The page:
2009 - %3, January

Off the Jetway and Into the Stocks

| Mon Jan. 26, 2009 1:25 PM EST

pillory_stocks.jpg Word is out that Citigroup is finalizing the purchase of a $50 million corporate jet, complete with a luxury interior that includes leather seats, sofas, and a customizable entertainment center. The new jet will be managed by CitiFlight Inc., a Citi subsidiary that manages Citigroup's entire fleet of corporate jets.

Why is this all so outrageous? (1) Because Citigroup has received $45 billion in taxpayers funds as part of the bailout program, money earned by hard-working American men and women who have never so much as sniffed first class. (2) Commercial air travel still exists in this country! Citigroup executives don't even have to fly coach! They could fly business or first and still save money!

There is only one solution here. Please see the photo at right. President Obama, make it happen.

Update: Opprobrium works! Citigroup is backing down.

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Desperately Seeking Conservatives

| Mon Jan. 26, 2009 12:53 PM EST

DESPERATELY SEEKING CONSERVATIVES....I see that today's Bill Kristol column in the New York Times will be his last. Good. He was boring.

But who should the Times replace him with? It shouldn't be a "liberal's conservative," it should be a genuine, dedicated, smart, reality-grounded, conservative's conservative — someone who will drive liberals crazy. Who best fits that bill?

UPDATE: I was going to add something to this post and then decided not to bother. But I guess I should have. So, in response to Matt's criticism, what I meant is: a conservative who drives liberals crazy because he makes such compelling and hard-to-refute arguments for conservative ideas.

New DNI Set to Tackle Over-Classification

| Mon Jan. 26, 2009 12:46 PM EST

DennisBlair.jpg Over-classification and pseudo-classification are largely unknown but very serious problems in this country, ones that were made drastically worse during the Bush years. For additional information, see Chapter C in this report [pdf] from the 21st Century Right to Know project. We're lucky that the man slated to become the next Director of National Intelligence, Adm. Dennis C. Blair, apparently agrees. Not only that, Blair understands that the Bush Administration's use of over-classification and pseudo-classification was a product of both incompetence and, as Sen. Sheldon Whitehouse describes, an effort "to mislead the public and to frame, or more particularly, mis-frame, an outside political debate." Blair's committed to changing all of that, and I have to say, I'm happily surprised.

Getting Serious About Climate Change

| Mon Jan. 26, 2009 12:19 PM EST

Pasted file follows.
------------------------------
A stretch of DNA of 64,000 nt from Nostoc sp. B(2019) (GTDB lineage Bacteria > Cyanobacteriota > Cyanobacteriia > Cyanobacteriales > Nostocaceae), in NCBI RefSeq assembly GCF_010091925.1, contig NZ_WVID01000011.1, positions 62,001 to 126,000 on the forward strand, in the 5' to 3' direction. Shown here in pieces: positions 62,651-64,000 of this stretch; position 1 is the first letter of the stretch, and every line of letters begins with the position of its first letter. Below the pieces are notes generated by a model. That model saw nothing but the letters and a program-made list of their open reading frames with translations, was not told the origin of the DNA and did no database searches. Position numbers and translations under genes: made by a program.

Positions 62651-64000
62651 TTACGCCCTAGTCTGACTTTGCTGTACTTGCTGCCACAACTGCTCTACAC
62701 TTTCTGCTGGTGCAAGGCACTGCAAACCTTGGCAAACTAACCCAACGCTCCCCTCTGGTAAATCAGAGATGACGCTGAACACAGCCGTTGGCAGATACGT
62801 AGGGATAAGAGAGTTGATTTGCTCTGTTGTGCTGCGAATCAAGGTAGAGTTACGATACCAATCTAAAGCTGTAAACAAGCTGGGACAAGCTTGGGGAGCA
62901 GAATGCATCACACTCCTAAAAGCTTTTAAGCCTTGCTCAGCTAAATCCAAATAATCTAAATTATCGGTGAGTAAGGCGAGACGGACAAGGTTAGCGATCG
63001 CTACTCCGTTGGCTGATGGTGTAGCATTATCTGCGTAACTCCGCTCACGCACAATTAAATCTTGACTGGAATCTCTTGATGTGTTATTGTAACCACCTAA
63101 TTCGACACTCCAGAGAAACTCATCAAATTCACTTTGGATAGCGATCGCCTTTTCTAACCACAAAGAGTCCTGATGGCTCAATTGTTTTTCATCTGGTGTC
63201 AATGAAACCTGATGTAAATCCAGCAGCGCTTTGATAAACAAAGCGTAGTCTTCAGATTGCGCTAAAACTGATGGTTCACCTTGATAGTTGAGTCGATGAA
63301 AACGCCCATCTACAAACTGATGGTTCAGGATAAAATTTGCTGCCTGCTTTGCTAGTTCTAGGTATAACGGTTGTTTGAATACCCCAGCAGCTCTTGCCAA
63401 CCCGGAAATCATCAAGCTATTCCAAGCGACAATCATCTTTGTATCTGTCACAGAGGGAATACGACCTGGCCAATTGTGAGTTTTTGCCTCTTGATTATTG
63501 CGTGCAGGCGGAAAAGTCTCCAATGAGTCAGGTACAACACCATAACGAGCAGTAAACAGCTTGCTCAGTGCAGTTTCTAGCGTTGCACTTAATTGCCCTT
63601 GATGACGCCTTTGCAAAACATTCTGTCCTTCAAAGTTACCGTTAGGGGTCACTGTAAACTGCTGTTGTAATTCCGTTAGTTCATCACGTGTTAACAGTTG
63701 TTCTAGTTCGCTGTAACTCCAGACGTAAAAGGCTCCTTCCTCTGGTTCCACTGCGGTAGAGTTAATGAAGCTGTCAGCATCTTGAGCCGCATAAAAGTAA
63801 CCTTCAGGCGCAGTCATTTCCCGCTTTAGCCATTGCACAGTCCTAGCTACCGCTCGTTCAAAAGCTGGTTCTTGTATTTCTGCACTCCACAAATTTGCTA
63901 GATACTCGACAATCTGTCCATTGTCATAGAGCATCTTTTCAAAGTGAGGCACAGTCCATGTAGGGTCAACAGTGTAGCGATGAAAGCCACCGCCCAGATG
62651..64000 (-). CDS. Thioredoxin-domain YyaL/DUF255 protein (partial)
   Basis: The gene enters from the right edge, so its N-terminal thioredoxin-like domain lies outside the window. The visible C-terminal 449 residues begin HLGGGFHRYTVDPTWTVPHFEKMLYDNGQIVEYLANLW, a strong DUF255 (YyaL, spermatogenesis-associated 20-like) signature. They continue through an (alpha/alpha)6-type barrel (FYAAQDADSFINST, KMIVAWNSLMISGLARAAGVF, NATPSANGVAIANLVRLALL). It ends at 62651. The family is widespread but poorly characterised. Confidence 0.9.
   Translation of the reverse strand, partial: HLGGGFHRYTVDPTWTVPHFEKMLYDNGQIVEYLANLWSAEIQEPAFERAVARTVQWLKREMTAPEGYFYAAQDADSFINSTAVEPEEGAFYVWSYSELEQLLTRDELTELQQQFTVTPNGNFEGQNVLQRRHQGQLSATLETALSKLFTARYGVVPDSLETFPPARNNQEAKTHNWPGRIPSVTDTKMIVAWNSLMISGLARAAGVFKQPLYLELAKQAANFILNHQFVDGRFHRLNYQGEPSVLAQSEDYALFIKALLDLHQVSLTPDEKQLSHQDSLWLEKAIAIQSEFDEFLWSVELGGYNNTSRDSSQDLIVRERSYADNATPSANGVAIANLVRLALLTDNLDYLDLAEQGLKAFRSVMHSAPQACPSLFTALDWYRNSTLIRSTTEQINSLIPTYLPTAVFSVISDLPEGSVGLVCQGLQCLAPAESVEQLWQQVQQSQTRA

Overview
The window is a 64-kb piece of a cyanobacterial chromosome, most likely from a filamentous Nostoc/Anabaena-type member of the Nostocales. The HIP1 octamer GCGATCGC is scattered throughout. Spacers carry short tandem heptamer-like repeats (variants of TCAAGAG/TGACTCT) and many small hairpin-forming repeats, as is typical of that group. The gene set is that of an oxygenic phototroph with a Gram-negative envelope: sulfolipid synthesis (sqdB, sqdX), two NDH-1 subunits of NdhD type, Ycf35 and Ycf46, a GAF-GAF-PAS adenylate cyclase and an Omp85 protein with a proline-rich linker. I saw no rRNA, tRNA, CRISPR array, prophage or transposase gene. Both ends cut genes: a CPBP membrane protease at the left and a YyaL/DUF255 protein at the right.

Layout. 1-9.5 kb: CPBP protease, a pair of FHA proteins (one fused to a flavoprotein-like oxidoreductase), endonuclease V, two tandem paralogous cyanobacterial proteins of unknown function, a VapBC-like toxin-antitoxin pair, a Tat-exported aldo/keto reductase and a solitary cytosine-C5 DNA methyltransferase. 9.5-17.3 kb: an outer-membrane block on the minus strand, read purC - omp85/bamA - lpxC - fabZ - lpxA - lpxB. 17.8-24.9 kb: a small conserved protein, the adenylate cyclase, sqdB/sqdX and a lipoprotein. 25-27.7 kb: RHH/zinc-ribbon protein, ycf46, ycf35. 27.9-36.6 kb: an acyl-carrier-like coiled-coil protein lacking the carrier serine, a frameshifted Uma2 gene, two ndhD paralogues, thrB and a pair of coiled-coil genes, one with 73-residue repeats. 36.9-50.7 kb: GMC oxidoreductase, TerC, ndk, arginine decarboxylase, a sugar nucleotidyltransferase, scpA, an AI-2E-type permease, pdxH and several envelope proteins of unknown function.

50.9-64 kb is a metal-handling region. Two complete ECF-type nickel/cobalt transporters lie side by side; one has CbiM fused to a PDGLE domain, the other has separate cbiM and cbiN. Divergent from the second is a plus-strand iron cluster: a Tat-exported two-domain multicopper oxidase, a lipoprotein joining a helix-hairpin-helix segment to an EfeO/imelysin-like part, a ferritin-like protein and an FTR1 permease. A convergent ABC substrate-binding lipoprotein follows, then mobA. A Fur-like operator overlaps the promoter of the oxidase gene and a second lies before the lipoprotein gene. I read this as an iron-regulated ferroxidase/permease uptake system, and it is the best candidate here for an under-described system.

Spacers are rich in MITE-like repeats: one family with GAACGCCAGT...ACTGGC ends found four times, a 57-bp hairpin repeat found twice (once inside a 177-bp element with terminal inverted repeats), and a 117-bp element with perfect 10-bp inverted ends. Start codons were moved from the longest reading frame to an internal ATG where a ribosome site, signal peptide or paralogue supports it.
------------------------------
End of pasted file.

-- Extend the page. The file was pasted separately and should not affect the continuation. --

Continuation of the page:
GETTING SERIOUS ABOUT CLIMATE CHANGE....Barack Obama says he will direct the EPA today to take another look at its refusal to allow California to set stricter tailpipe CO2 standards than the feds:

President Obama will direct federal regulators on Monday to move swiftly on an application by California and 13 other states to set strict automobile emission and fuel efficiency standards, two administration officials said Sunday.

....Beyond acting on the California emissions law, officials said, Mr. Obama will direct the Transportation Department to quickly finalize interim nationwide regulations requiring the automobile industry to increase fuel efficiency standards to comply with a 2007 law, rules that the Bush administration decided at the last minute not to issue.

To avoid losing another year, Mr. Obama will order temporary regulations to be completed by March so automakers have enough time to retool for vehicles sold in 2011.

This shouldn't come as a surprise: during the campaign Obama said he would change course on California's application, and now he has.

For my money, though, it's the second part of this that's the most impressive. EPA was pretty much bound by court order to reconsider its CO2 position anyway, but ordering a temporary fuel efficiency regulation right away so that changes could take place in 2011 instead of 2012 shows a refreshing sense of urgency about energy and climate change policy. By itself it doesn't have an enormous impact, but then, almost nothing has an enormous impact by itself. Nonetheless, tighter mileage standards are one of the best tools we have for reducing the growth of greenhouse gases, and the fact that Obama is serious about this suggests that — as promised — he's serious about the rest of his energy package too. Happy days.